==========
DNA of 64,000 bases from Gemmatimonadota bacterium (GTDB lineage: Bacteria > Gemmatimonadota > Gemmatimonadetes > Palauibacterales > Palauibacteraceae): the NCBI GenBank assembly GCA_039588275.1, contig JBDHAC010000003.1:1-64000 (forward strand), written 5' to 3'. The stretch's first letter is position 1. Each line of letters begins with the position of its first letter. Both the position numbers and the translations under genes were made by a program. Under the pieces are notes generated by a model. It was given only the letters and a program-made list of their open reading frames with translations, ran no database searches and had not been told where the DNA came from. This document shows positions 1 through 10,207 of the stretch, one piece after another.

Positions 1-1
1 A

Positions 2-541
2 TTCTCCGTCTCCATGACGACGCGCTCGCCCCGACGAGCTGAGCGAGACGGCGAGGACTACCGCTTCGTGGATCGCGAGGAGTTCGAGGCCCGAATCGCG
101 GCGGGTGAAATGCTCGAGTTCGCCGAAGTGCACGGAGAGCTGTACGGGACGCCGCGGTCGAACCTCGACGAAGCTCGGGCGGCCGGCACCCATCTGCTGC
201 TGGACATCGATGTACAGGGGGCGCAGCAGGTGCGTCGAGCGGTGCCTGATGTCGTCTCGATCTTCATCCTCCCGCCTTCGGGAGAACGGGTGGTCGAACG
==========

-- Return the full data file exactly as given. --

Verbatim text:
DNA of 64,000 bases from Gemmatimonadota bacterium (GTDB lineage: Bacteria > Gemmatimonadota > Gemmatimonadetes > Palauibacterales > Palauibacteraceae): the NCBI GenBank assembly GCA_039588275.1, contig JBDHAC010000003.1:1-64000 (forward strand), written 5' to 3'. The stretch's first letter is position 1. Each line of letters begins with the position of its first letter. Both the position numbers and the translations under genes were made by a program. Under the pieces are notes generated by a model. It was given only the letters and a program-made list of their open reading frames with translations, ran no database searches and had not been told where the DNA came from. This document shows positions 1 through 10,207 of the stretch, one piece after another.

Positions 1-1
1 A

Positions 2-541
2 TTCTCCGTCTCCATGACGACGCGCTCGCCCCGACGAGCTGAGCGAGACGGCGAGGACTACCGCTTCGTGGATCGCGAGGAGTTCGAGGCCCGAATCGCG
101 GCGGGTGAAATGCTCGAGTTCGCCGAAGTGCACGGAGAGCTGTACGGGACGCCGCGGTCGAACCTCGACGAAGCTCGGGCGGCCGGCACCCATCTGCTGC
201 TGGACATCGATGTACAGGGGGCGCAGCAGGTGCGTCGAGCGGTGCCTGATGTCGTCTCGATCTTCATCCTCCCGCCTTCGGGAGAACGGGTGGTCGAACG